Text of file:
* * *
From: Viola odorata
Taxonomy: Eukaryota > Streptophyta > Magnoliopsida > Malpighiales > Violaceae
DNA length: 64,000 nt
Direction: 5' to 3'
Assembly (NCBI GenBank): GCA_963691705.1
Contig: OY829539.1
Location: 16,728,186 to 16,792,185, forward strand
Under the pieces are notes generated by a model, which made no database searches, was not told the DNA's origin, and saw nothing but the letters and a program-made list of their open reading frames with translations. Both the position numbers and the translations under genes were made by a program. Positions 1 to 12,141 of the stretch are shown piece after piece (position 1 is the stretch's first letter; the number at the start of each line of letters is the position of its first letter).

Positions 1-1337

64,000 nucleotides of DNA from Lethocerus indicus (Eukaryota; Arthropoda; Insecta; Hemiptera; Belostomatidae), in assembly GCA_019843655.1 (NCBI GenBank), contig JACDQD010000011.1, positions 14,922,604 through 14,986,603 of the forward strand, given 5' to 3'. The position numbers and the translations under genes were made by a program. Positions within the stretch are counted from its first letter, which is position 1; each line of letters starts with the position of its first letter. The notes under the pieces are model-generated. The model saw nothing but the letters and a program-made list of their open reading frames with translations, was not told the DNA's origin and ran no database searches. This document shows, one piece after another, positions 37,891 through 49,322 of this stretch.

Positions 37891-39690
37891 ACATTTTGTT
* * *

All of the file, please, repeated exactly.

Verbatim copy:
From: Viola odorata
Taxonomy: Eukaryota > Streptophyta > Magnoliopsida > Malpighiales > Violaceae
DNA length: 64,000 nt
Direction: 5' to 3'
Assembly (NCBI GenBank): GCA_963691705.1
Contig: OY829539.1
Location: 16,728,186 to 16,792,185, forward strand
Under the pieces are notes generated by a model, which made no database searches, was not told the DNA's origin, and saw nothing but the letters and a program-made list of their open reading frames with translations. Both the position numbers and the translations under genes were made by a program. Positions 1 to 12,141 of the stretch are shown piece after piece (position 1 is the stretch's first letter; the number at the start of each line of letters is the position of its first letter).

Positions 1-1337

64,000 nucleotides of DNA from Lethocerus indicus (Eukaryota; Arthropoda; Insecta; Hemiptera; Belostomatidae), in assembly GCA_019843655.1 (NCBI GenBank), contig JACDQD010000011.1, positions 14,922,604 through 14,986,603 of the forward strand, given 5' to 3'. The position numbers and the translations under genes were made by a program. Positions within the stretch are counted from its first letter, which is position 1; each line of letters starts with the position of its first letter. The notes under the pieces are model-generated. The model saw nothing but the letters and a program-made list of their open reading frames with translations, was not told the DNA's origin and ran no database searches. This document shows, one piece after another, positions 37,891 through 49,322 of this stretch.

Positions 37891-39690
37891 ACATTTTGTT